An unnamed former spy turned whistleblower was concerned about the morality of bugging East Timor during treaty talks, a lawyer says.
East Timor's prime minister has demanded an explanation for the Australian Government's decision to authorise raids on a lawyer and whistleblower, were set to give evidence against Australia in The Hague, the ABC reports.
"The actions taken by the Australian Government are counterproductive and uncooperative," Mr Gusmao said.
"Raiding the premises of a legal representative of Timor-Leste and taking such aggressive action against a key witness is unconscionable and unacceptable conduct.
The former spy who has given evidence for East Timor in its commercial bugging case against Australia alleges he was told to do so by the man who is now boss of ASIO, David Irvine.
East Timor has accused Australia's overseas spy agency ASIS of bugging its cabinet during the sensitive Timor Sea treaty negotiations from 2004, giving Australia an unfair advantage in the commercial talks.
East Timor's lawyer Bernard Collaery has told the ABC their key witness, an unnamed former director of technical operations at the Australian Secret Intelligence Service, has given an affidavit that alleges the then boss of ASIS, Mr Irvine, ordered him to bug negotiations between the two countries.
"I was instructed by David Irvine to take a team to Dili and ensure that the conversations before and after each negotiating session were recorded, transcribed and delivered to the Australian negotiating team," the affidavit reportedly says.
On Wednesday the federal government defended ASIO raids on the home of the former spy and his lawyer's office.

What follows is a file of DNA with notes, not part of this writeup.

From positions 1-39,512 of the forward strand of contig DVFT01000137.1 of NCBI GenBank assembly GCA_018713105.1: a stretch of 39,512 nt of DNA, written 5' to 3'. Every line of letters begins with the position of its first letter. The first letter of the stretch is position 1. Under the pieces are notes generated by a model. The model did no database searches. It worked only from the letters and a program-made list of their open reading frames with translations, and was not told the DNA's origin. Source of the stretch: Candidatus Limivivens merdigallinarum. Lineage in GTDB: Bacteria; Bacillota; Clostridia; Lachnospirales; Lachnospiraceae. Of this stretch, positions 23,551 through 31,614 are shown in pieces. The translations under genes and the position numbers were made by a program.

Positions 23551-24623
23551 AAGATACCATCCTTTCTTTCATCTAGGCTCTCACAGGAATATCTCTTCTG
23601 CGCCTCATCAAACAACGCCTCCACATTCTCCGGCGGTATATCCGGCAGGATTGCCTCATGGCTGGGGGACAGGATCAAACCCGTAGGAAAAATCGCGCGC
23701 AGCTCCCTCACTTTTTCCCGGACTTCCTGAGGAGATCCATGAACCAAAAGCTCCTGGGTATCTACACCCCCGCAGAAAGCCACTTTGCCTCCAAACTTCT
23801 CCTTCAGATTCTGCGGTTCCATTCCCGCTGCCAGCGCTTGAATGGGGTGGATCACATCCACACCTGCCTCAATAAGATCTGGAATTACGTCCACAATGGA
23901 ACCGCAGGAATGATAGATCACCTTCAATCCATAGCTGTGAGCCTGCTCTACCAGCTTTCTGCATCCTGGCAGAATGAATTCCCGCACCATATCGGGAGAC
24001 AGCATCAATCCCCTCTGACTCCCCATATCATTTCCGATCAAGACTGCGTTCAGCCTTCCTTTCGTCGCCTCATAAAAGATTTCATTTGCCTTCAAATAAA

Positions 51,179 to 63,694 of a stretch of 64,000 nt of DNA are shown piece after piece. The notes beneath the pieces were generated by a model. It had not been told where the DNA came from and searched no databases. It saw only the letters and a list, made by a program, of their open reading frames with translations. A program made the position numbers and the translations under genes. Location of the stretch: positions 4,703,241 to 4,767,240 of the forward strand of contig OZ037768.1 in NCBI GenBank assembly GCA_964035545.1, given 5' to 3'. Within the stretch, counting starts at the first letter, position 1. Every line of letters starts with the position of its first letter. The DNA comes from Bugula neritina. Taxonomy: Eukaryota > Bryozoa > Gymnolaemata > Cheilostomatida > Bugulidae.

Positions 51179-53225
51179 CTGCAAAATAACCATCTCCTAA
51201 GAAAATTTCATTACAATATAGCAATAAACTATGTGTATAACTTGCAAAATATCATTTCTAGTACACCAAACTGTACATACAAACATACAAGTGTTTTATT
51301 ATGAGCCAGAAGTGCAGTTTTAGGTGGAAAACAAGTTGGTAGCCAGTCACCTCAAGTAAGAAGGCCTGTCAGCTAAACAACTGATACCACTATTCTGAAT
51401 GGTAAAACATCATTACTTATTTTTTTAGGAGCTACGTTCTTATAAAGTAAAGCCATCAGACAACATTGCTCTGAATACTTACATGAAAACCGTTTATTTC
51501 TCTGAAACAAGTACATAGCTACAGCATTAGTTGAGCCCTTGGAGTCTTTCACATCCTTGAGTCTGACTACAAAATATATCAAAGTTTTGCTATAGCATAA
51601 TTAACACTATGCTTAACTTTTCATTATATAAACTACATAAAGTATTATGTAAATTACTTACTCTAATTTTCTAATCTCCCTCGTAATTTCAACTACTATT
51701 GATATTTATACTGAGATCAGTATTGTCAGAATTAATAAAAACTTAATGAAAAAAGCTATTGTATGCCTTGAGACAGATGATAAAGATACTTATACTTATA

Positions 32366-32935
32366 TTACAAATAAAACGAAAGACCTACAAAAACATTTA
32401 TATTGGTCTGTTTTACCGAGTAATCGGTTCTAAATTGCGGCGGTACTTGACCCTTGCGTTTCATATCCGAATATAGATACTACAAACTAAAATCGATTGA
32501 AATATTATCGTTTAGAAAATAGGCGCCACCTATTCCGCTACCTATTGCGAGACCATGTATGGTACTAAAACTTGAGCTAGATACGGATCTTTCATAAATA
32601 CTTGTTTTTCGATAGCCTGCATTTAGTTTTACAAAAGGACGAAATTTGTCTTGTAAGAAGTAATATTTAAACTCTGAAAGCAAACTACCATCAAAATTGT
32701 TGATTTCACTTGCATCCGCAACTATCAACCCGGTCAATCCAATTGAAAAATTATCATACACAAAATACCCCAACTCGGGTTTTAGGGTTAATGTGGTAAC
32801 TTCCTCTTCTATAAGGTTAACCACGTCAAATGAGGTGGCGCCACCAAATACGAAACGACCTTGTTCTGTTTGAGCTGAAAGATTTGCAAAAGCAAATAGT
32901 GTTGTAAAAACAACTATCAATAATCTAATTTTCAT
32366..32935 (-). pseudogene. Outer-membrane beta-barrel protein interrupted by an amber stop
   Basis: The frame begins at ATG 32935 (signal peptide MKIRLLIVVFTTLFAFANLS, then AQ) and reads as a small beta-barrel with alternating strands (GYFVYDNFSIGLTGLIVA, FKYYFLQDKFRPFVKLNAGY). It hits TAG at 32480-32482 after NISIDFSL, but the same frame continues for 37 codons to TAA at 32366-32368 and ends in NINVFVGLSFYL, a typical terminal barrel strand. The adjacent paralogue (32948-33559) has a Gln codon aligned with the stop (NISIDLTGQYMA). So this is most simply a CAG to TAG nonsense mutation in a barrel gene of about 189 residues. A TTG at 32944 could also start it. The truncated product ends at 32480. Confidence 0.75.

Prime Minister Tony Abbott says the raids are necessary to protect Australia's national security.
Attorney-General George Brandis personally approved warrants for the raids on the home the former spy, as well as the offices of Canberra lawyer Bernard Collaery.
The raids came as Mr Collaery arrived in the Netherlands representing East Timor in The Hague to challenge a billion-dollar oil and gas treaty with Australia.
Mr Collaery says his witness is a decorated senior official who has given a lifetime of service to his country but decided to turn whistleblower after the former foreign minister Alexander Downer become a lobbyist for Woodside.
"He, on retirement, was concerned ... about the morality, if not the legality, of the procedure of bugging the cabinet room of the East Timor government," Mr Collaery told the ABC.
The case begins in The Hague on Thursday, amid claims by Mr Collaery that Australia is trying to muzzle "the oral evidence of the prime witness" by cancelling his passport.
The federal government has defended ASIO raids on the home of the former spy and his lawyer's office this week, saying they were done to protect Australia's national security.